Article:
Snowflake Hand Embroidery Pattern

And finally, the last thing I don’t need are all the circles that indicate the placement of spangles and beads. Again, that’s something I can figure out by referencing the complete pattern, or I could just make a tiny dot on the pattern to mark where a bead or spangle will center.

Snowflake Hand Embroidery Pattern

So now we’re down to the bare bones. On the left is the “reference” image that I’ll use as I stitch. On the right is the transfer design.

Removing all the little details in order to create a clear transfer design is especially necessary for this little guy, because, at its widest point, the snowflake will only span about 4 inches. Relatively small, but not itsy bitsy.

So, that’s how my snowflake evolved and then devolved. Next step: transfer! I’ll let you know how it goes!


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(25) Comments

  1. What a wonderful pattern! I can’t imagine You’re drawing it without a ruler or compass (cyrkiel)!

    When I want to draw a circle I need compass or a plate.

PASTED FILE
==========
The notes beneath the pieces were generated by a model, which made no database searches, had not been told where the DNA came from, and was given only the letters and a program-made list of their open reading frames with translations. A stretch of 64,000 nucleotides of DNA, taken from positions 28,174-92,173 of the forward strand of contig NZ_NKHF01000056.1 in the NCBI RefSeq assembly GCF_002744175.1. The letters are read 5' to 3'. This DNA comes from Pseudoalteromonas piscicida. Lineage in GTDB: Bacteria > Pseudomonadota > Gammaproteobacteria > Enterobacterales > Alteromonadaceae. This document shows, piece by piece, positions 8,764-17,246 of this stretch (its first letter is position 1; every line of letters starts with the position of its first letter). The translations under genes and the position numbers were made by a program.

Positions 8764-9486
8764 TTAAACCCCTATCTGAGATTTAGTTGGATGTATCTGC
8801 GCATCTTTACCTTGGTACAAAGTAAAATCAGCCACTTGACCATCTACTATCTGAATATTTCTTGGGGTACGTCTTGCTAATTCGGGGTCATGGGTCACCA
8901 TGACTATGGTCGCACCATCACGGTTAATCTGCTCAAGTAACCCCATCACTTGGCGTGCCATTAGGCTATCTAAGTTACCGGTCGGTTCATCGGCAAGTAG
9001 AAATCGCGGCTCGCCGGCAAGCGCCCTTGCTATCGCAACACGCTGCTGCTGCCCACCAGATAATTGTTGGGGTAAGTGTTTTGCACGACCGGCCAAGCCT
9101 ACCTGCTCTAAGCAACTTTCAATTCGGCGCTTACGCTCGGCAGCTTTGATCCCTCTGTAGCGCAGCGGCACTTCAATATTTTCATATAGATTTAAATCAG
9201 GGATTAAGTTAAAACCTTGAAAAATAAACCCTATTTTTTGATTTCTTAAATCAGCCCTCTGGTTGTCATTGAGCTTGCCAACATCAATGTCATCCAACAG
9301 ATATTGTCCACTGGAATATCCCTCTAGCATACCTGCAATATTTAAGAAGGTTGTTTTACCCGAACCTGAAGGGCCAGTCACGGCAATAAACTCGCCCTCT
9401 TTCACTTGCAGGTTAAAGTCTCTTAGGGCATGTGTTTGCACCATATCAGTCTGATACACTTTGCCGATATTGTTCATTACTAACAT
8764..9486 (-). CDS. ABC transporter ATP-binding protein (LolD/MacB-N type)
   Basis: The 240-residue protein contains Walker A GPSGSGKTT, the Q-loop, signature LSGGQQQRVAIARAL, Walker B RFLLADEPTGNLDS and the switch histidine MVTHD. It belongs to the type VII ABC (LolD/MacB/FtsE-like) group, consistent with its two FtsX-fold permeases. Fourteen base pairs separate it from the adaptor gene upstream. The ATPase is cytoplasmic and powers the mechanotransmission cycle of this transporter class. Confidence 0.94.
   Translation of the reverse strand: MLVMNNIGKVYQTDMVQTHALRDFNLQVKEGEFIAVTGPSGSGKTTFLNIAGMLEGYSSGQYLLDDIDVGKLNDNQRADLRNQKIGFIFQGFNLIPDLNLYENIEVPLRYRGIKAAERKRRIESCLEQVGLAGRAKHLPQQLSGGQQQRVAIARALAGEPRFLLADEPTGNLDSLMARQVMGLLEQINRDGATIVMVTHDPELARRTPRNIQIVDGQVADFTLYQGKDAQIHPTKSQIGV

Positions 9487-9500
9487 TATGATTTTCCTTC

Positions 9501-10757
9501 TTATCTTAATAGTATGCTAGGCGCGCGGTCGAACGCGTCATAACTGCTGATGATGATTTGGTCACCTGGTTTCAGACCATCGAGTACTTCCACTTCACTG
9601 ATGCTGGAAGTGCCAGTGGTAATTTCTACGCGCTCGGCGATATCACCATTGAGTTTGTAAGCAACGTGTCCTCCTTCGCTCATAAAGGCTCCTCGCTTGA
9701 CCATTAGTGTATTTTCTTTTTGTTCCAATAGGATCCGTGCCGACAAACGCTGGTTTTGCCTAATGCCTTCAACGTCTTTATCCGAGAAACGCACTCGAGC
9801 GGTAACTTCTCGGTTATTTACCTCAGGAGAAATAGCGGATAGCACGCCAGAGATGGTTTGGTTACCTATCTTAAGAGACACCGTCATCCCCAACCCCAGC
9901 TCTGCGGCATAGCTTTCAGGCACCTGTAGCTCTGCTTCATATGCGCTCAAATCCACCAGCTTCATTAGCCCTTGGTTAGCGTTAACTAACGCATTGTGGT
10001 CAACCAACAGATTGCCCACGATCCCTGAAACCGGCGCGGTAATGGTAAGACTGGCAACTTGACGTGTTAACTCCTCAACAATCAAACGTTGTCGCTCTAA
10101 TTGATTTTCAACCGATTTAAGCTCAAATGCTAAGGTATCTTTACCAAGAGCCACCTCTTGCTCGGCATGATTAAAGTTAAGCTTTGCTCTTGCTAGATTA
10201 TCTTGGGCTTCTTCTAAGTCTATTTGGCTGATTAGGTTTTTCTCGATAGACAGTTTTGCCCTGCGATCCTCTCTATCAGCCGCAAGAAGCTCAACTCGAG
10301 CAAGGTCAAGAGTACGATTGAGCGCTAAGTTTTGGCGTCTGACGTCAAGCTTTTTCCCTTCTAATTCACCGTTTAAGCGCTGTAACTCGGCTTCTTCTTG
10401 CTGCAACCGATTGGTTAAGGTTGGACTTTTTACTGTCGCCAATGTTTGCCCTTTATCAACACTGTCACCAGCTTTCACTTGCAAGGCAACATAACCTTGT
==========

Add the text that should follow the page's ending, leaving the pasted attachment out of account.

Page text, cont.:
Design is amazing, it’s co lacy and elegant. I don’t like Christmas pattern, but it’s rather winter than Xmas.

  2. Very interesting. It is very elaborate and pretty. The most ornate one could be recycled as a colorful mandala embroidery motif. This is a nice-looking project;can’t wait to see the progression. Thanks for the tutorial.

  3. Thank you for showing your design process, not only in adding to the snowflake, but in showing what you took away for your transfer, and why.

    Also thanks for making a 6 pointed snowflake, it’s one of life’s little irritations to see so many done with 8 points. I know – it’s easier for counted work, but still so wrong!

  4. OMG Mary–

    Don’t you EVER say you’re not a designer!! What you can do is awesome. The snowflake is simply beautiful (although it is not at all simple). I look forward to seeing pix of it in progress. Happy Thanksgiving to you.

  5. Its beautiful. For more inspiration on snowflakes consider one of Ken Libbrecht’s books featuring snowflake photography. They are just full of beautiful photographs of snowflakes.

  6. Gorgeous design, Mary! I love the stitching notes, and think it’s going to be quite pretty all worked up. Looking forward to seeing how it turns out. Seeing your final product, and then the simplified transfer version is quite helpful. Thank you.